California state water officials have been forced to shut down a major hydroelectric power plant at Lake Oroville as the state’s drought has caused water levels at the reservoir to fall near the minimum necessary to generate power.
It’s the first time the state has shut down the Edward Hyatt Power Plant due to depleted water levels since the plant went into operation in 1967. The Hyatt is the fourth-largest hydropower plant in the state and when fully operational, it can generate enough electricity to power around 800,000 homes and businesses. The loss of power could fuel even more rolling blackouts this summer as the state grapples with a historic drought and record-breaking heat waves.
“This is just one of many unprecedented impacts we are experiencing in California as a result of our climate-induced drought,” said Karla Nemeth, director of the California Dept. of Water Resources (DWR.)
DWR officials had warned that the plant could no longer generate power if water levels at Lake Oroville, California’s second-largest reservoir, fall below 640 feet above sea level. The six-turbine power plant had to be taken offline after the reservoir’s water level sank to an historic low of less than 642 feet, exceeding the previous all-time low of 643 feet, which was set in 1977.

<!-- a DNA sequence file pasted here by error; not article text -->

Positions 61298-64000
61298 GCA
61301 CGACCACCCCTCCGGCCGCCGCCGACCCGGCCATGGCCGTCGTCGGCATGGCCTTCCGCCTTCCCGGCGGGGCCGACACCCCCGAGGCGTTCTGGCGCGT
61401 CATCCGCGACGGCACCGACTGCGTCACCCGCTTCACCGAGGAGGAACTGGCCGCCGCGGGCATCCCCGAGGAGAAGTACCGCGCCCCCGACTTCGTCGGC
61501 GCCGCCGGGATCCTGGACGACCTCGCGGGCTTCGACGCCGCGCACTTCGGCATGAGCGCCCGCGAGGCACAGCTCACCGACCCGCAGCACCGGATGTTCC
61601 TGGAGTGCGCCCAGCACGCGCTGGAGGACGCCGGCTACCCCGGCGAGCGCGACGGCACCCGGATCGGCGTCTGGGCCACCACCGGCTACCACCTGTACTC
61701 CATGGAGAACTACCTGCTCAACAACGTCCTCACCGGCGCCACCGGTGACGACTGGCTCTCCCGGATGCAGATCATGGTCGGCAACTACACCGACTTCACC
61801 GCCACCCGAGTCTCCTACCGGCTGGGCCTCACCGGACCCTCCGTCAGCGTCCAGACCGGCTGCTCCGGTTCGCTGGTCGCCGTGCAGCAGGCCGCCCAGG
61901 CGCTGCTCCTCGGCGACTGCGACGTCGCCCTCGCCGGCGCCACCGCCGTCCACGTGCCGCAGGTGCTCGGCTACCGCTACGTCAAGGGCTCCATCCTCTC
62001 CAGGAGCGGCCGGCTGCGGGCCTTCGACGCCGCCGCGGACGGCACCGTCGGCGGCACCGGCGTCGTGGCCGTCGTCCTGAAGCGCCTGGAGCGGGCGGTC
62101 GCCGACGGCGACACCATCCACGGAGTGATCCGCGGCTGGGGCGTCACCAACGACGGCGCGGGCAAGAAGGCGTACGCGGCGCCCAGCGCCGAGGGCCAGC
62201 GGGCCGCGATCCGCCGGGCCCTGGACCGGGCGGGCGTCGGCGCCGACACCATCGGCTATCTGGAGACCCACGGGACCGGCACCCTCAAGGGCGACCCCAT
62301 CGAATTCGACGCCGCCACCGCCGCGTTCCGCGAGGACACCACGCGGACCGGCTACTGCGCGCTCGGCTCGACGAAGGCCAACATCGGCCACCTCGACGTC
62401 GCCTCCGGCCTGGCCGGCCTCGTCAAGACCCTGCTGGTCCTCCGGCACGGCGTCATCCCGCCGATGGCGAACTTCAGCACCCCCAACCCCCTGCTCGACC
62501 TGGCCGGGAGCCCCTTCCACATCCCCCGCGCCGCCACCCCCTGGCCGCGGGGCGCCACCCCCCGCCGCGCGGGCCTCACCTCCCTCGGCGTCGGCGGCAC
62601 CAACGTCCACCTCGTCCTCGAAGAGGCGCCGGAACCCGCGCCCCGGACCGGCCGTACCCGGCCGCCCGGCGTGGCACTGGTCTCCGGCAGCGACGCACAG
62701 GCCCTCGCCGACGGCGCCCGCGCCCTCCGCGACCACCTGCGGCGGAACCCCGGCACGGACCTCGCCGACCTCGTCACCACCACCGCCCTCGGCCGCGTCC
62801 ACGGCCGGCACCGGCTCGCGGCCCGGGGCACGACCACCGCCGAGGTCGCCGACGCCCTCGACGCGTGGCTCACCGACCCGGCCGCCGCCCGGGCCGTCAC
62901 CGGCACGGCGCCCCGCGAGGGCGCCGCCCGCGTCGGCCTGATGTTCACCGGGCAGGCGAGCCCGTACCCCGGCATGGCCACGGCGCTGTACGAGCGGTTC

The reservoir in the Sierra Nevada foothills is currently less than a quarter full and water elevations are forecast to reach as low as 620 feet by the end of October. DWR said the record-low levels are a result of the state’s drought that has intensified due to climate change. Although California consistently experiences drought, climate change has fueled high temperatures and dry soil that significantly reduced water runoff into reservoirs this spring.
DWR is working to “preserve as much water in storage as possible,” said Nemeth, noting that the department anticipated the shutdown and planned for a loss of water and grid management.
Gov. Gavin Newsom asked California residents in July to curb household water consumption by 15% to preserve water supply. Grid operators have also urged residents to limit electricity use to avoid blackouts as wildfires continue to scorch the state.
“Falling reservoir levels are another example of why it is so critical that all Californians conserve water,” Nemeth said.
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